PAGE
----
What are the safety benefits of Electric Vehicles?

Change is happening within the car sector as electric vehicle (EV) sales continue to grow. For instance, in the UK by the end of August over 44,500 fully electric vehicles had been registered in 2020, taking a market share of around 5%. For comparison, 2019’s total stood at 37,850 registrations (1.6% of the total) and 2018’s 15,510 (0.7%).

This growth has mainly been driven by the recent benefit in kind tax changes for company drivers. Company cars are a heavily taxed perk, and the government has, since 2002, linked the rate of benefit in kind tax to the car’s official carbon dioxide (CO2) emission figure.

This decision incentivised drivers to swap their petrol cars for more frugal diesels as companies sought to reduce the tax burden on their employees. This year, however, the focus has switched to EVs; from April 2020, drivers who choose an electric car will pay 0% company car tax.

In addition, the UK government’s decision to ban the sale of petrol and diesel engine cars in 2040 is under further consultation which may see this date brought forward to 2035 or even 2030. If this is ratified, then the uptake of electric vehicles will continue apace.

While the environmental benefits of electric vehicles are well known, even more so when they are charged using renewable electricity, their wider driver safety benefits are less well understood.

One of the first things drivers notice when switching to an electric car is the quietness of the vehicle, which creates a comfortable, relaxing driving experience. In addition to the quietness, there are other advantages to driving an electric car.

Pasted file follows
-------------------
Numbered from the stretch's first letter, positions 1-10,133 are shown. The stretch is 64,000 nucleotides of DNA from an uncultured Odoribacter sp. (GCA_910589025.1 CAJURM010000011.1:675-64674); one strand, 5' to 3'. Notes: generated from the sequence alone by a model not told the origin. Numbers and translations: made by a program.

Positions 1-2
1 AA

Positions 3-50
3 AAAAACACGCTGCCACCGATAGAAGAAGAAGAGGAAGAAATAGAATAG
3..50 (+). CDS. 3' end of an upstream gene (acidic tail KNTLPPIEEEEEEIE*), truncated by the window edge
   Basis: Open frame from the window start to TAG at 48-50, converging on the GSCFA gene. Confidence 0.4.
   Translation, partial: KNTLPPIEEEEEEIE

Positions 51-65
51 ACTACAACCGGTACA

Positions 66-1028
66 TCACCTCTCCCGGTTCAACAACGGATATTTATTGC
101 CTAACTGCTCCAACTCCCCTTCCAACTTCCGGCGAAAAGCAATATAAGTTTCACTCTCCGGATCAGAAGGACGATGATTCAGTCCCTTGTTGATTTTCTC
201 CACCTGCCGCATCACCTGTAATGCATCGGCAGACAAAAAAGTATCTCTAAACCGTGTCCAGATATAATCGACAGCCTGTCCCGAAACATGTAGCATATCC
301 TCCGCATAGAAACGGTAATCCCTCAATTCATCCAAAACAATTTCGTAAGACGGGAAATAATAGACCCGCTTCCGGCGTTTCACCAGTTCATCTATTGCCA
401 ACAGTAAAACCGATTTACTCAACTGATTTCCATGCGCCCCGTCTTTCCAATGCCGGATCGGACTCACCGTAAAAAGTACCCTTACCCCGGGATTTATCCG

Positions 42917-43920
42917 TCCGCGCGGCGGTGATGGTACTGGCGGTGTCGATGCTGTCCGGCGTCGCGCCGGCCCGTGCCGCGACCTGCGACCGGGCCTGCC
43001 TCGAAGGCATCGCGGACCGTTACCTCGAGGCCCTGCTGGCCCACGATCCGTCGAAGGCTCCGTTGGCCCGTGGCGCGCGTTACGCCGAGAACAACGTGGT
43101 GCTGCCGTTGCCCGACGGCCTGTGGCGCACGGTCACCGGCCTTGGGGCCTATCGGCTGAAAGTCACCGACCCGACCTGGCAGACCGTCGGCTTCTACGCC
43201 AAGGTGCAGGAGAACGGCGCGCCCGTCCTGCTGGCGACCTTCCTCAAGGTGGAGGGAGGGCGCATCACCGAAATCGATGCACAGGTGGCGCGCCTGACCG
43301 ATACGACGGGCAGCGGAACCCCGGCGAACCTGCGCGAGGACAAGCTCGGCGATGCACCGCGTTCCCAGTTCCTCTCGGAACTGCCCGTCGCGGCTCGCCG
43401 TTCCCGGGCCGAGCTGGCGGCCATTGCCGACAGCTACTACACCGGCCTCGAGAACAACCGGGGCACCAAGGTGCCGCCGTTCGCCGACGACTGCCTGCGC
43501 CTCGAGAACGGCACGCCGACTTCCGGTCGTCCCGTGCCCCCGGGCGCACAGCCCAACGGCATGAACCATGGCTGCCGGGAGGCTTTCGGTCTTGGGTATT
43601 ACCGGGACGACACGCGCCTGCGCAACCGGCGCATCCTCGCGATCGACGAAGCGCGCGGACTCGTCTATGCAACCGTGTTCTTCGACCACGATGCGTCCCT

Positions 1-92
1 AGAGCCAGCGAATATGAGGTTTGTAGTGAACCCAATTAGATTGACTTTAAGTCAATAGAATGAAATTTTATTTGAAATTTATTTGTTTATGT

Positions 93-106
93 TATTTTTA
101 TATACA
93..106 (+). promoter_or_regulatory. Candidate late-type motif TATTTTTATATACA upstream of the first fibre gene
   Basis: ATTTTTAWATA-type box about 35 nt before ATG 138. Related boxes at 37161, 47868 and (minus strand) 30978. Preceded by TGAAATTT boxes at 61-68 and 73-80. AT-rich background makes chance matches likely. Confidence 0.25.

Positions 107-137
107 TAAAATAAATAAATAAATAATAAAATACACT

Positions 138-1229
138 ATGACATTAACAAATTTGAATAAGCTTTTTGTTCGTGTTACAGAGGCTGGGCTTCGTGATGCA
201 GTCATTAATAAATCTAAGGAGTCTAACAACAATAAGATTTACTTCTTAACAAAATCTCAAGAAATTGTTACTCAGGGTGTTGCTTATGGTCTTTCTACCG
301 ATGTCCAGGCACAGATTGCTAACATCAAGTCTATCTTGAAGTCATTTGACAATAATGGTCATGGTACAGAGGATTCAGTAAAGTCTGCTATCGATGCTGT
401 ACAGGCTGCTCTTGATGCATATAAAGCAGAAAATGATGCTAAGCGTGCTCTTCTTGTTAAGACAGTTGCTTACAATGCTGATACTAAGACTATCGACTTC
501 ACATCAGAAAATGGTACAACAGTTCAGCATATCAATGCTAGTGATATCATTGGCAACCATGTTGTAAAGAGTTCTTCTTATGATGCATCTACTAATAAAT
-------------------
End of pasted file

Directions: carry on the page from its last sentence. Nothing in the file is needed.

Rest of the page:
The first is the instant torque from the electric motor, which gives responsive acceleration, making them ideal for urban driving. The second is regenerative braking when easing off the accelerator, which feeds energy back into the battery, adding to their efficiency and making braking easier.

Finally, the weight and distribution of the batteries and low centre of gravity benefits handling, comfort, and safety.

When driving an electric car, you are less likely to be seriously injured, with the Tesla Model 3 having one of the lowest probabilities of injury of any car tested.

One of the defining features of an electric vehicle is its silence. Unlike louder petrol and diesel engines, EVs move quietly, which can have a negative impact, especially for pedestrians, who may not be able to hear the vehicle coming.

However, to combat this, all-electric vehicles are fitted with an acoustic vehicle alert system (AVAS), which sounds when the vehicle is reversing or travelling below 12mph.

With silence comes concentration as driving an electric vehicle has been shown to be less stressful for the driver.

A study undertaken by the London Electric Vehicle Company has shown that the quieter and more comfortable driving environment of an electric vehicle can have significant mental health benefits.

The research, carried out in collaboration with academics from the University of York, showed that drivers reported that they felt calmer, less stressed, and happier while driving an electric taxi compared to a diesel version.